In many ways the horror element, while unable to be missed and a vital element, is just the frame story for what is really going on. “Let the Right One In” is really a novel about friendship, companionship, love, society, youth culture, gender, and desperation. It chronicles what happens when these people and groups are pushed by circumstance into doing things they’ve never done before, and how the desire to connected with others is apart of everyone.”

      Liked by 1 person

      1. ” ‘Let the Right One …extremely good as was the Swedish …movie ”

        I loved it too! One of the great things was by accident – they hired a director who knew nothing of vampire conventions and who approached the idea fresh.


      2. el, there are many flavors of horror, so it depends a bit what you gravitate toward. I like body horror, for instance, but not everyone does. Modern horror is really thriving in the novella and short novel form. Some writers are really like are Hailey Piper (she has a brand new novel Queen of Teeth and is super prolific; does a lot of body horror) Gwendolyn Kiste (Bram Stoker awardee), Eric La Rocca (new novel Things Have Gotten Worse Since We Last Spoke), Joanna Koch (The Wingspan of Severed Arms is very trippy, I read that as a beta reader).
        Here’s a recent post of mine where I recommend a few books I plan to read, some of them horror:

        Reading Recommendations

        Btw, I recommend following Kendall Reviews, This is Horror, and The Book Dad, they all make great reviews and recommendations of new horror books. Have fun!


        1. // I like body horror, for instance

          First of all, thanks for the detailed reply. Will explore your recs and blogs.

          Do not know what body horror means.

          What I loved the most about “”Let the Right One In” was the deep psychological aspect of it (in the relationship between a boy and a child-vampire and pretty much in every other relationship portrayed even for minor characters) and the way the author used supernatural element to emphasize certain traits and trends in contemporary Swedish society.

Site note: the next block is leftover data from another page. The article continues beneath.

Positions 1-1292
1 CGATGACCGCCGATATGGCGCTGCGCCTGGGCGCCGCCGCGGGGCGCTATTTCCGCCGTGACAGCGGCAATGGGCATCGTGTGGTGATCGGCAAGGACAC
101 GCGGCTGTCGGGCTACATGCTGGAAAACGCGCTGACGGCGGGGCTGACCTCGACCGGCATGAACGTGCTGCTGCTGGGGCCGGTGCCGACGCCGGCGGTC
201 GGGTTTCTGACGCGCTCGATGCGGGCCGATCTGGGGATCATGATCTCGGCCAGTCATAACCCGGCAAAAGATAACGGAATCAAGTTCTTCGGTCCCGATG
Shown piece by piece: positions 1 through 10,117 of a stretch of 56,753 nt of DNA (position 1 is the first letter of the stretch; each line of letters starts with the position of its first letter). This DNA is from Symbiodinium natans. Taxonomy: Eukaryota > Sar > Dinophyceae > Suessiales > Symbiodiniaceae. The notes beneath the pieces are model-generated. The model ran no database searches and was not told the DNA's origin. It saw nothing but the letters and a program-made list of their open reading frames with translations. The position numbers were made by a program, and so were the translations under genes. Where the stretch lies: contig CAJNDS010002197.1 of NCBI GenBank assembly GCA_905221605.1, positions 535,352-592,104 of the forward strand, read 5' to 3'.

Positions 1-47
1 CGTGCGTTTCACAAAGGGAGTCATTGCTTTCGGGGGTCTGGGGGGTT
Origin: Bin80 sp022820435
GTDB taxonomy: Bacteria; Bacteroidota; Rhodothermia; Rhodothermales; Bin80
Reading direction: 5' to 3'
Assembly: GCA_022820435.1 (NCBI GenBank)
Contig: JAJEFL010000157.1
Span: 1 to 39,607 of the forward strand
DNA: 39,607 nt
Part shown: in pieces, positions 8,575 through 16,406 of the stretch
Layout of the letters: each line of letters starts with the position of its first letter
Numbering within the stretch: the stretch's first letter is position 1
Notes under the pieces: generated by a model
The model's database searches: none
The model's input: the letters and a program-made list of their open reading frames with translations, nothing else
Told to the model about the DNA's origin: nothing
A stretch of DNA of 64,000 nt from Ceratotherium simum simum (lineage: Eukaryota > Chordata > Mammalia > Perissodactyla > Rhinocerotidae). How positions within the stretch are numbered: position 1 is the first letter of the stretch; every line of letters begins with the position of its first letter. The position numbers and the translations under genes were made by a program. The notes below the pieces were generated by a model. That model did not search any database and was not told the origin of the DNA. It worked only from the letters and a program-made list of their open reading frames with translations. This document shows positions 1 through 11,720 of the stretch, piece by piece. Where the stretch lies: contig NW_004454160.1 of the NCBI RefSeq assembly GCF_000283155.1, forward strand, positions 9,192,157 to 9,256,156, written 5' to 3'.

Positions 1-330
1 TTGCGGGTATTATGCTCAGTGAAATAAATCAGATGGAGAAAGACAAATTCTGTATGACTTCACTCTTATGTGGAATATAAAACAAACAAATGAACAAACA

Btw, I do not like reading about mentally ill or outright insane characters, just usual modern people dealing with the supernatural in believable ways.

          Is there a name for this horror genre with social commentary and psychological realism? Novels exploring not ‘who did it’ but ‘who are we?’

          Btw, Lindqvist had also written this novel which I haven’t read, yet it looks good:

          “Handling the Undead (Swedish: Hanteringen av odöda) is a 2005 horror novel by Swedish writer John Ajvide Lindqvist, translated into English in 2009. The book revolves around the unexplained reanimation of thousands of recently deceased people in Stockholm.

          The plot focuses on the reactions of society and the many conflicts that arise between Swedish authorities and the relatives of the undead; the horror is less in the uncanny animation of corpses but in the realities of grief, loss and our own inevitable mortality. An important theme is the bond between parents and children.”

          Liked by 2 people

          1. el, I think you should maybe try some Stephen King (he doesn’t just write horror, and he’s really very good and has something for everyone). Here’s a list you can start from: https://www.businessinsider.com/best-stephen-king-books

            Neil Geiman is another excellent writer who doesn’t exclusively write horror, but various genres.

            Here are a couple of lists of authors to explore (Stephen King is at the top of each list, bar none):


          2. “Do not know what body horror means.”

            It stems from human ambivalence/disgust of human bodily functions or the body itself and so characters (often the protagonist) undergo disruptions or… distortions of the body.

            The picture of Dorian Grey

            Zombie movies/series are partly body horror with the various zombies ambling around in different stages of decomposition.

            The anti-war novel “Johnny got his gun” is body horror (though usually not described as such).


            I haven’t read much Stephen King but Carrie (which made him famous) has a body horror elements (the title character’s telekinesis is activated by trauma around menstruation).

            Let the right one in (the movie, I haven’t read the book) has lots of body horror elements (mostly not directed especially around Hakan and his clumsy efforts to secure prey for Eli and his self-mutilation.


  6. For non rich protagonist in a novel, try “Winter’s Bone.” It’s not new so maybe you’ve already read it. Was made into a movie also.